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Summary:

UK-based wireless operator is all set to launch a cheaper 3G service next month, according to Unstrung. The company is going to offer HSDPA services with speeds up to 2.8 megabits per second for $20 a month that would allow up to 1 gigabyte of data. […]

three_logo_black.gifUK-based wireless operator is all set to launch a cheaper 3G service next month, according to Unstrung. The company is going to offer HSDPA services with speeds up to 2.8 megabits per second for $20 a month that would allow up to 1 gigabyte of data. There are plans at other price points that include larger download services.

This is much much cheaper than similar plans from rivals (about $40 a month), who I suspect will have to compete by cutting their own prices, thus leading to some kind of price war. I hope to try this (if its available by then) when I am out in UK late next month for the Future of Web Apps conference.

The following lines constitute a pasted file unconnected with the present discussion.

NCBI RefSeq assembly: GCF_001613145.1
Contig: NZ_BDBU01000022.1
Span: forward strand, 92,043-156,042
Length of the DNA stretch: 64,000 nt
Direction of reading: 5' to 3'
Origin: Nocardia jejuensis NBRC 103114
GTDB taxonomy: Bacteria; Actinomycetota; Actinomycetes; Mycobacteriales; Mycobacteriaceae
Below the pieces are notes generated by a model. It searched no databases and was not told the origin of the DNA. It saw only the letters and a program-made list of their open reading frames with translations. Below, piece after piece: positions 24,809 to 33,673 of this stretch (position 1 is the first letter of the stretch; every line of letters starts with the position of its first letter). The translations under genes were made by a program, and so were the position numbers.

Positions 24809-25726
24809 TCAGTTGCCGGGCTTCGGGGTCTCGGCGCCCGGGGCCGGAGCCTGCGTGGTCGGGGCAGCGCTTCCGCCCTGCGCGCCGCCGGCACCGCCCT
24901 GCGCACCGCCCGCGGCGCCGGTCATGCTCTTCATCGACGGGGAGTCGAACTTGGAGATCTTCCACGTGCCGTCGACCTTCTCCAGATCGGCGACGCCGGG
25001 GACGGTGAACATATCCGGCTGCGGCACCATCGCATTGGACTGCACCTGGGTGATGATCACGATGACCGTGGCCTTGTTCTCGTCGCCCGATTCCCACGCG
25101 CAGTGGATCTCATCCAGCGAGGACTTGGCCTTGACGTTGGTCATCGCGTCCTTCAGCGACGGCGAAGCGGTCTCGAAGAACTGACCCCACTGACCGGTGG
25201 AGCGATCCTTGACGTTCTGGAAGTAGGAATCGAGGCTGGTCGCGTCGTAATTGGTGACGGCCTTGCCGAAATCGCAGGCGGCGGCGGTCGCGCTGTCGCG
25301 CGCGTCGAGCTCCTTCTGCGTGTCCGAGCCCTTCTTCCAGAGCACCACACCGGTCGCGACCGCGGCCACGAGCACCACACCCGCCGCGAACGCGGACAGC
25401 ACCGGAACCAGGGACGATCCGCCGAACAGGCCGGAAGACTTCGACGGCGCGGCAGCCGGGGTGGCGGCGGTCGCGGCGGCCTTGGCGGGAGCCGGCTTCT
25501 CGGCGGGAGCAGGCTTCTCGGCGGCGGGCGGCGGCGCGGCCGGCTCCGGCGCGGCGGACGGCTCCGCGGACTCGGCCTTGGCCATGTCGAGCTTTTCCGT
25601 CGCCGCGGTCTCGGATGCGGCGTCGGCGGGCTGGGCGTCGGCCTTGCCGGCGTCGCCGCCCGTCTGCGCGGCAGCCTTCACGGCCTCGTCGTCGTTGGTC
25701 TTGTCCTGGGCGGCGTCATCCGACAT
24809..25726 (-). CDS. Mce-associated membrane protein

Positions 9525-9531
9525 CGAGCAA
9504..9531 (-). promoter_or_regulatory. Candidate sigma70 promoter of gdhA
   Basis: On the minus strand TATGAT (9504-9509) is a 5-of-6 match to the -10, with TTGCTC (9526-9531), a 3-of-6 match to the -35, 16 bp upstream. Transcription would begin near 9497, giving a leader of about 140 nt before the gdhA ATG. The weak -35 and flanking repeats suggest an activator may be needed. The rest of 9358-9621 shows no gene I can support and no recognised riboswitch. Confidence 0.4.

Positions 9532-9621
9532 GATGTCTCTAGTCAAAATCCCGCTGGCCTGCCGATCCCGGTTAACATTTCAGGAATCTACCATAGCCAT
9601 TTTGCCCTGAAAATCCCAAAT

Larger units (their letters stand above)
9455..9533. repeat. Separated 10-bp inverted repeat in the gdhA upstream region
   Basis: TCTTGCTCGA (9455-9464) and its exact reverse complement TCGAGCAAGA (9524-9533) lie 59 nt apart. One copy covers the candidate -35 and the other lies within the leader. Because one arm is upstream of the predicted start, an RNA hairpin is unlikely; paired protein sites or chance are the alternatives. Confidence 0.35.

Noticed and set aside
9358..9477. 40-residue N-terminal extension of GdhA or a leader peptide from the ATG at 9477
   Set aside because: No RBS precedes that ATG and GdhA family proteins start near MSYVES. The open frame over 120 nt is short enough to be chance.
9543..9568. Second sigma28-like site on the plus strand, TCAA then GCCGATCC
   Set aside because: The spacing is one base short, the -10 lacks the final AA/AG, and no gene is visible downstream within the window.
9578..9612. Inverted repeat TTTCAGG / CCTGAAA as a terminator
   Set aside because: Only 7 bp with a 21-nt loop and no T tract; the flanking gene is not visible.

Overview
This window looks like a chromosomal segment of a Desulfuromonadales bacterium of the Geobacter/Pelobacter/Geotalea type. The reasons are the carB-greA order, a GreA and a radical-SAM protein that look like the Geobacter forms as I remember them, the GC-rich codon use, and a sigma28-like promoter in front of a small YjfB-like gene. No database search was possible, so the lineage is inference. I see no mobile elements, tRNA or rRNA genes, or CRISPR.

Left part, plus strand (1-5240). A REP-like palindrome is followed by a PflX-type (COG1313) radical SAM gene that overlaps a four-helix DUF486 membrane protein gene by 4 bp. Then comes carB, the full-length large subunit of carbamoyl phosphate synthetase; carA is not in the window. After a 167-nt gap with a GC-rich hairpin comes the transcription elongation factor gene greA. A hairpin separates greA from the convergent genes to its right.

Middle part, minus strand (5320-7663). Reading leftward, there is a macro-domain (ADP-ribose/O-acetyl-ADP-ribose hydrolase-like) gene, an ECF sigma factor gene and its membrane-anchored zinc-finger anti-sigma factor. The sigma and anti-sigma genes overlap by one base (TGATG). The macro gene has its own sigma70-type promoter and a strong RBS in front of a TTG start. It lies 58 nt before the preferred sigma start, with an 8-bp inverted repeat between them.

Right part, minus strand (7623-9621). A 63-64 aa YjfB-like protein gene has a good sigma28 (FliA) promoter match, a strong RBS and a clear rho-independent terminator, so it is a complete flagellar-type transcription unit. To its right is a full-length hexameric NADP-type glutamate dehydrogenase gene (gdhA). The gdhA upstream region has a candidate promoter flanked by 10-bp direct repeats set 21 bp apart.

1. 3 did something similar in Sweden earlier this year. For $20 you get 3,6 Mbit and unlimited data. (After 10 gigabyte they have the right to lower the speed). Thats for your phone.

    For $30 you can plug a 3G modem with 3,6 Mbit to your computer and get unlimited data at that speed. Sales for this service has exploded in the last six months. And all the competitors have joined the race.

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  2. Let’s hope this encourages O2 to make some changes to their £45 a month ‘unlimited data plan’ (which I was kindly offered by an O2 rep) before they snag the iPhone.